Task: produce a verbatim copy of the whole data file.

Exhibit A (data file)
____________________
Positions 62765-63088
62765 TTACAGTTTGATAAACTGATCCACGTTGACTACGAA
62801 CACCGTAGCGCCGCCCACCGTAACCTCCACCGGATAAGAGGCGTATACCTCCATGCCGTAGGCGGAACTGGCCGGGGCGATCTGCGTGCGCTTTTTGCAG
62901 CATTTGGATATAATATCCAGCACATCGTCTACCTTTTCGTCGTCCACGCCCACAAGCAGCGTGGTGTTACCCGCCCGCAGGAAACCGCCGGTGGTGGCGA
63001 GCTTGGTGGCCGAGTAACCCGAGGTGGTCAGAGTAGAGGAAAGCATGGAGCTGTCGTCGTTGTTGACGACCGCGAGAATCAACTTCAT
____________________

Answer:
Positions 62765-63088
62765 TTACAGTTTGATAAACTGATCCACGTTGACTACGAA
62801 CACCGTAGCGCCGCCCACCGTAACCTCCACCGGATAAGAGGCGTATACCTCCATGCCGTAGGCGGAACTGGCCGGGGCGATCTGCGTGCGCTTTTTGCAG
62901 CATTTGGATATAATATCCAGCACATCGTCTACCTTTTCGTCGTCCACGCCCACAAGCAGCGTGGTGTTACCCGCCCGCAGGAAACCGCCGGTGGTGGCGA
63001 GCTTGGTGGCCGAGTAACCCGAGGTGGTCAGAGTAGAGGAAAGCATGGAGCTGTCGTCGTTGTTGACGACCGCGAGAATCAACTTCAT